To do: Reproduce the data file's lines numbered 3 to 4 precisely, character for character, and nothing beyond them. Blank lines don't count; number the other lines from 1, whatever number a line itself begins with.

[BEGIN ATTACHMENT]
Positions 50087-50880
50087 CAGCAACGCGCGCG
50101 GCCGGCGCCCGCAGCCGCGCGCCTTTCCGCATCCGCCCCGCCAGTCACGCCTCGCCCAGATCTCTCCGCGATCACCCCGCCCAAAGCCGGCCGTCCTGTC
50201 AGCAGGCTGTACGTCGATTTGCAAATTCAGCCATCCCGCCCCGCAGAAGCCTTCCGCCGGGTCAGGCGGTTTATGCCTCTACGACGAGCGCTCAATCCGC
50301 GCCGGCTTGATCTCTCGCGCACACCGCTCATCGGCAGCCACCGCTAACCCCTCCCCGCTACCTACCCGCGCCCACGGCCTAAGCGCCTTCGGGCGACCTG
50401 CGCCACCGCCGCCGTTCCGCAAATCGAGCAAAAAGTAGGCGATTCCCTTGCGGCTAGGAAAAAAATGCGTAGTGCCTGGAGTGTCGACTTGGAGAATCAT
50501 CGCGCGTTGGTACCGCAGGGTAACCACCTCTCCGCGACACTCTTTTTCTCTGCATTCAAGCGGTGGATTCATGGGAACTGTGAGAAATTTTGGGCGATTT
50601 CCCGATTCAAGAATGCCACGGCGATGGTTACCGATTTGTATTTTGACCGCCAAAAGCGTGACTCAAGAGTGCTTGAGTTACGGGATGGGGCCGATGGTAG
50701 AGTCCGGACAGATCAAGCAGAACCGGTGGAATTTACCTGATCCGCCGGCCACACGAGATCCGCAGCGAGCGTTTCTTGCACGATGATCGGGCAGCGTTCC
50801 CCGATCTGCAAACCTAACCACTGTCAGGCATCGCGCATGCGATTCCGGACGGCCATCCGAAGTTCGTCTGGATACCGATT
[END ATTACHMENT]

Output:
50101 GCCGGCGCCCGCAGCCGCGCGCCTTTCCGCATCCGCCCCGCCAGTCACGCCTCGCCCAGATCTCTCCGCGATCACCCCGCCCAAAGCCGGCCGTCCTGTC
50201 AGCAGGCTGTACGTCGATTTGCAAATTCAGCCATCCCGCCCCGCAGAAGCCTTCCGCCGGGTCAGGCGGTTTATGCCTCTACGACGAGCGCTCAATCCGC